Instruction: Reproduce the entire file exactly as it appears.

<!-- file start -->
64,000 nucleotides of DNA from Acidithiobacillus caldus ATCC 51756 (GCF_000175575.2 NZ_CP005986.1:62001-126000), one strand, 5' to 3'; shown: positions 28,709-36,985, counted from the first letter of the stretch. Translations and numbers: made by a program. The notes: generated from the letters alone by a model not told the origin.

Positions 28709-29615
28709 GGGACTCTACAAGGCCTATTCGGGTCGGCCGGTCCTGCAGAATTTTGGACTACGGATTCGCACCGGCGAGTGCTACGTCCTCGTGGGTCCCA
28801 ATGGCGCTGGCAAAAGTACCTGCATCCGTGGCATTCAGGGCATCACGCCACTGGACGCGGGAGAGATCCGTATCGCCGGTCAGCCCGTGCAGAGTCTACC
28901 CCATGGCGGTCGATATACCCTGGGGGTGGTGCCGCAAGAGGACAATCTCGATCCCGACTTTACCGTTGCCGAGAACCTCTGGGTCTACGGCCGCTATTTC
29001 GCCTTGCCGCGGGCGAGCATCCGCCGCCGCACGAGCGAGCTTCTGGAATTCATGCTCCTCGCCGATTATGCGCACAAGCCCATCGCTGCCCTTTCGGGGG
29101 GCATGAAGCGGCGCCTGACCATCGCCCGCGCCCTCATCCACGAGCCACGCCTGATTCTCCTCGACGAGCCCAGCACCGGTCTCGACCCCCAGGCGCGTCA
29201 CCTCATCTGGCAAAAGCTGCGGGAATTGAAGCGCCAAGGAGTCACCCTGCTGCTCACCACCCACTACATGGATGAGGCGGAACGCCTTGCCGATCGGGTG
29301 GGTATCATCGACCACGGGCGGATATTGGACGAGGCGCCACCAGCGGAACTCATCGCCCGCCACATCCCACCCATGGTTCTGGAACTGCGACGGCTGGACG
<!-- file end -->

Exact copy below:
64,000 nucleotides of DNA from Acidithiobacillus caldus ATCC 51756 (GCF_000175575.2 NZ_CP005986.1:62001-126000), one strand, 5' to 3'; shown: positions 28,709-36,985, counted from the first letter of the stretch. Translations and numbers: made by a program. The notes: generated from the letters alone by a model not told the origin.

Positions 28709-29615
28709 GGGACTCTACAAGGCCTATTCGGGTCGGCCGGTCCTGCAGAATTTTGGACTACGGATTCGCACCGGCGAGTGCTACGTCCTCGTGGGTCCCA
28801 ATGGCGCTGGCAAAAGTACCTGCATCCGTGGCATTCAGGGCATCACGCCACTGGACGCGGGAGAGATCCGTATCGCCGGTCAGCCCGTGCAGAGTCTACC
28901 CCATGGCGGTCGATATACCCTGGGGGTGGTGCCGCAAGAGGACAATCTCGATCCCGACTTTACCGTTGCCGAGAACCTCTGGGTCTACGGCCGCTATTTC
29001 GCCTTGCCGCGGGCGAGCATCCGCCGCCGCACGAGCGAGCTTCTGGAATTCATGCTCCTCGCCGATTATGCGCACAAGCCCATCGCTGCCCTTTCGGGGG
29101 GCATGAAGCGGCGCCTGACCATCGCCCGCGCCCTCATCCACGAGCCACGCCTGATTCTCCTCGACGAGCCCAGCACCGGTCTCGACCCCCAGGCGCGTCA
29201 CCTCATCTGGCAAAAGCTGCGGGAATTGAAGCGCCAAGGAGTCACCCTGCTGCTCACCACCCACTACATGGATGAGGCGGAACGCCTTGCCGATCGGGTG
29301 GGTATCATCGACCACGGGCGGATATTGGACGAGGCGCCACCAGCGGAACTCATCGCCCGCCACATCCCACCCATGGTTCTGGAACTGCGACGGCTGGACG